Last month, the university announced the conclusion of Heuser’s faculty directorship this upcoming December, after which he will return to his faculty role in Peabody College alongside “new research and teaching opportunities.” Heuser has directed the program since 2017 and, in May 2023, wrote an opinion editorial in Inside Higher Ed that criticized Chancellor Daniel Diermeier’s stance of principled neutrality on political issues. 

The publication of the op-ed came after the internal decision to search for a new program director, according to a source being kept anonymous for protection from retribution. Heuser said he was unable to comment on why he is leaving his role, though he stated he has “mixed emotions” about leaving in the middle of the academic year. 

“I think ending in the middle of the year, there are probably benefits but also costs, and I haven’t quite figured them out. My strongest thought about that is what’s best for the student scholars,” Heuser said. 

Reflecting on his term as faculty director, Heuser said he sought to transition the program to be more inclusive of various academic and professional disciplines and to rethink service during the COVID-19 pandemic. 

“I feel very good about the fact that our capacity as a program, our resources as a program, have never been greater in the history of the program. Our human resources and other resources are greater now, and I hope that I’ve built significant capacity for the next director,” Heuser said. 

Heuser said he hopes that the new director will continue the program’s commitment to its original mission and values. 

“I hope the new director will just simply listen to students and meet them where they are in their pursuit of the original mission and mandate,” Heuser said

Class of 2027 scholars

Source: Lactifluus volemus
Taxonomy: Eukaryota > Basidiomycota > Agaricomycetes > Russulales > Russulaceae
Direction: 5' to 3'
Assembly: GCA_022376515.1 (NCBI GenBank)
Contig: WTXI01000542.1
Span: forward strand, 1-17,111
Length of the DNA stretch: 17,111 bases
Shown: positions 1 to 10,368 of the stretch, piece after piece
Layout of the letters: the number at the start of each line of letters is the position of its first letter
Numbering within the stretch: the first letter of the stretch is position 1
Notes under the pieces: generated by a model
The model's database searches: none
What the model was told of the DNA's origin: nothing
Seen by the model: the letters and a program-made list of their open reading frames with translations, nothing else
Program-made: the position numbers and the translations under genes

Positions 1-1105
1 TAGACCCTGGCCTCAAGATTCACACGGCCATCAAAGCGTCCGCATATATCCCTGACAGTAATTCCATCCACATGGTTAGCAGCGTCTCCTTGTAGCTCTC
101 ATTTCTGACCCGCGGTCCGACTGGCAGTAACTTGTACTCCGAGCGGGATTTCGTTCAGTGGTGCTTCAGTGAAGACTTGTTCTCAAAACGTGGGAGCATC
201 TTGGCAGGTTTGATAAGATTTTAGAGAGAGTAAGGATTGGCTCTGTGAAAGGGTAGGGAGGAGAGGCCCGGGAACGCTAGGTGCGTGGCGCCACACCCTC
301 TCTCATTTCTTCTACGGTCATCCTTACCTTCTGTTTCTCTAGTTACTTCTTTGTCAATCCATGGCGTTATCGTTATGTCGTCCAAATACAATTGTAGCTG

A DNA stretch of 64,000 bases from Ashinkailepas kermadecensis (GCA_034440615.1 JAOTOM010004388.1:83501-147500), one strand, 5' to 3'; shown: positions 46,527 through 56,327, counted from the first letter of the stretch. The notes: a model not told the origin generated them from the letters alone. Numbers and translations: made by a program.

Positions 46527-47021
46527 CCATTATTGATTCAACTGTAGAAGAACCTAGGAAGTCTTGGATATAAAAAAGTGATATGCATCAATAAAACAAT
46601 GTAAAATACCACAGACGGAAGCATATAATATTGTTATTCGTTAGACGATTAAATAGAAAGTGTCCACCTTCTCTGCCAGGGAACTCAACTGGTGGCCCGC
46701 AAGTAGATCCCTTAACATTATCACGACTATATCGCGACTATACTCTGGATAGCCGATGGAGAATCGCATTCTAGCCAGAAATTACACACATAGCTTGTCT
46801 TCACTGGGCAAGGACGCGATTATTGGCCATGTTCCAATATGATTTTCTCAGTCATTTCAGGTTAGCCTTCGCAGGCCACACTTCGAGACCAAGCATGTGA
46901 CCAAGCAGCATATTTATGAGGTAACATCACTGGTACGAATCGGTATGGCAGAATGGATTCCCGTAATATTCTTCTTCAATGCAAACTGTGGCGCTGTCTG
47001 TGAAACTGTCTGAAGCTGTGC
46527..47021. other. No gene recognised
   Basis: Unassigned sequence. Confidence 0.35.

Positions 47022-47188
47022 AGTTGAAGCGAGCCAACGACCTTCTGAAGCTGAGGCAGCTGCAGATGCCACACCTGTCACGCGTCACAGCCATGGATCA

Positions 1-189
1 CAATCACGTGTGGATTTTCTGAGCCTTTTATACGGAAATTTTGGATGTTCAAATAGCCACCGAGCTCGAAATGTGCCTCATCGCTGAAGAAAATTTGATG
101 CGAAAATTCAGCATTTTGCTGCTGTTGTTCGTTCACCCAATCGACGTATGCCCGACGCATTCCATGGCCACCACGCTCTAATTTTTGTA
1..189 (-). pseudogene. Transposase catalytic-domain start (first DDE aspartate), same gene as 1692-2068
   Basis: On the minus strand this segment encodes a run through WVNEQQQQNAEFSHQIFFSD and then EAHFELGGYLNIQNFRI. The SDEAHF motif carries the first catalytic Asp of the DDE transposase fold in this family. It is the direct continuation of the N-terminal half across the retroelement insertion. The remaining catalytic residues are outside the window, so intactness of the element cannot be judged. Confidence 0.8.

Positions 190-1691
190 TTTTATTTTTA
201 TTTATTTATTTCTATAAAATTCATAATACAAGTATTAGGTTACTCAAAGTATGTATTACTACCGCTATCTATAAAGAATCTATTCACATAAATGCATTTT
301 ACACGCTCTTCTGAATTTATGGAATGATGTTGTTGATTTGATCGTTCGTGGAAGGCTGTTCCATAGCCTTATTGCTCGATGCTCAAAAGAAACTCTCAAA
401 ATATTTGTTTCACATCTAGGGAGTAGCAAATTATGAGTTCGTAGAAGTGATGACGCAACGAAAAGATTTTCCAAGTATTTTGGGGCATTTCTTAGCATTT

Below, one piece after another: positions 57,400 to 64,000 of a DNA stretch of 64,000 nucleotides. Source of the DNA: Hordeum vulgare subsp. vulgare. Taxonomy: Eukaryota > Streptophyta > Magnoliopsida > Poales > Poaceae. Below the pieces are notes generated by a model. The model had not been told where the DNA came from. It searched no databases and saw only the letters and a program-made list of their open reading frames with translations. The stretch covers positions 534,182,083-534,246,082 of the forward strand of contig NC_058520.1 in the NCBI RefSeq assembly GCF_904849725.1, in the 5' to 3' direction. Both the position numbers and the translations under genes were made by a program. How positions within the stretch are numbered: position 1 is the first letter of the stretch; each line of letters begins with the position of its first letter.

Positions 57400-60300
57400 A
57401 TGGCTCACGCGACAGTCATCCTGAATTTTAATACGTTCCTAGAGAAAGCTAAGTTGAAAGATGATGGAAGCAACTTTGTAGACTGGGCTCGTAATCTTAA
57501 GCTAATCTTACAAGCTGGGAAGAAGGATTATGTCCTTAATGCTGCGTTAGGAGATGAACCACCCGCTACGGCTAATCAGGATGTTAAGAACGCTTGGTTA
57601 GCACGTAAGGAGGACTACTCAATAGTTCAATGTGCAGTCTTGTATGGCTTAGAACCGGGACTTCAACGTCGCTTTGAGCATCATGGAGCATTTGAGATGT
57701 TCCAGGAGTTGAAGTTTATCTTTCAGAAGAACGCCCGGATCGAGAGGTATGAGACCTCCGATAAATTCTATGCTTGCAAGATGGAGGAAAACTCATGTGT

Ron Asoulin-Handelman of Dallas, Texas, Caden Cyr of The Woodlands, Texas, Naomi Porter of Ranchos Palos Verdes, Calif., Kevin Song of Clarksburg, Md., and Şefika Öztürk of Antalya, Turkey, comprise the Class of 2027 Ingram Scholars. 

Many of these students demonstrated initiative in entrepreneurship and civic engagement through their interest in STEM. For example, Öztürk pursued service through her passion for engineering and past experience with robotics. Concerned about environmental issues affecting her coastal hometown of Antalya, Turkey, she led a project to design an underwater robot to observe sea pollution.

“We wanted to do something fun, and then we realized that what we thought would be fun could also be very helpful for society, and we didn’t want to miss the chance to do that as well,” Öztürk said.

Similarly inspired by technology, Song’s experience in a computer science club that he started in middle school taught him about inequities in STEM education among low-income students and underfunded school districts, particularly in coding. As a result, he founded DevelopIT, a nonprofit that provides free computer science courses to underserved students to help them jump-start their careers in technology.